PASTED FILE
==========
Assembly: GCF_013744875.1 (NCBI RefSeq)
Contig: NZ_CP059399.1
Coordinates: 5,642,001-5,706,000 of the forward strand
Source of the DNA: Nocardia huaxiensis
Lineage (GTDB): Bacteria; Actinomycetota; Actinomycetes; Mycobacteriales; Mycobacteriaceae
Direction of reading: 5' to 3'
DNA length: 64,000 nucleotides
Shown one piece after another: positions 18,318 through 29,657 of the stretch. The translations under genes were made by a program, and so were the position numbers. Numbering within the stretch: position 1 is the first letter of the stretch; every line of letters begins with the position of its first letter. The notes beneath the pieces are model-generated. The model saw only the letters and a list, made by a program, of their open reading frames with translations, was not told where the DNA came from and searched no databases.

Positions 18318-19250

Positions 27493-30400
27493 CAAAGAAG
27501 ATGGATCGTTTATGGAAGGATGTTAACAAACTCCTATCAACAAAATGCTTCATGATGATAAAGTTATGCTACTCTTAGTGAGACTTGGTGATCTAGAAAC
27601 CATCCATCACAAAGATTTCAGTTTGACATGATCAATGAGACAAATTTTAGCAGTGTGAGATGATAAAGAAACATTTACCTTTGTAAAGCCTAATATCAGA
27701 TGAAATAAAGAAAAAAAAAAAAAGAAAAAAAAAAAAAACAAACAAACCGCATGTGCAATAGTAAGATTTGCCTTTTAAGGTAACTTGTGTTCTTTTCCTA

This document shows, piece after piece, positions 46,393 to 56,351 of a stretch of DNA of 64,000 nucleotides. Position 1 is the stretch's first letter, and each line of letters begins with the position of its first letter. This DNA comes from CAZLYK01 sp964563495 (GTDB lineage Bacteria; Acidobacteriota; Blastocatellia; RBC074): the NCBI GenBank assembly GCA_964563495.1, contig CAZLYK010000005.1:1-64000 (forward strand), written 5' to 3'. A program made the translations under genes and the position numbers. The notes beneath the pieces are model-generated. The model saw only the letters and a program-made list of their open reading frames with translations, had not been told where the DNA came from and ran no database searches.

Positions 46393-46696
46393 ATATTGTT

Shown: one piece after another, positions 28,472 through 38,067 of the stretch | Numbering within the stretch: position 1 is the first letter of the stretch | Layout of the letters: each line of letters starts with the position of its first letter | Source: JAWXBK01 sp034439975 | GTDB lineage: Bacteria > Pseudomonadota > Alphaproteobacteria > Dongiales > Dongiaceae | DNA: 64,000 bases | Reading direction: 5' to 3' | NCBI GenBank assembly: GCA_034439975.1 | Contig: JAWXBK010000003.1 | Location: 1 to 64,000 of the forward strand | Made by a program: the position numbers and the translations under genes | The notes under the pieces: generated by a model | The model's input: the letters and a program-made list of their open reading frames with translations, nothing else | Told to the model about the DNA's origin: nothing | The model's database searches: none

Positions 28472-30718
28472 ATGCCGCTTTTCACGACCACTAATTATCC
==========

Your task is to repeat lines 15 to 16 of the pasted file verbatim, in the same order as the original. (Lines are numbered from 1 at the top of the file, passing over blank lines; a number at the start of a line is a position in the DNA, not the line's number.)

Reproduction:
This document shows, piece after piece, positions 46,393 to 56,351 of a stretch of DNA of 64,000 nucleotides. Position 1 is the stretch's first letter, and each line of letters begins with the position of its first letter. This DNA comes from CAZLYK01 sp964563495 (GTDB lineage Bacteria; Acidobacteriota; Blastocatellia; RBC074): the NCBI GenBank assembly GCA_964563495.1, contig CAZLYK010000005.1:1-64000 (forward strand), written 5' to 3'. A program made the translations under genes and the position numbers. The notes beneath the pieces are model-generated. The model saw only the letters and a program-made list of their open reading frames with translations, had not been told where the DNA came from and ran no database searches.

Positions 46393-46696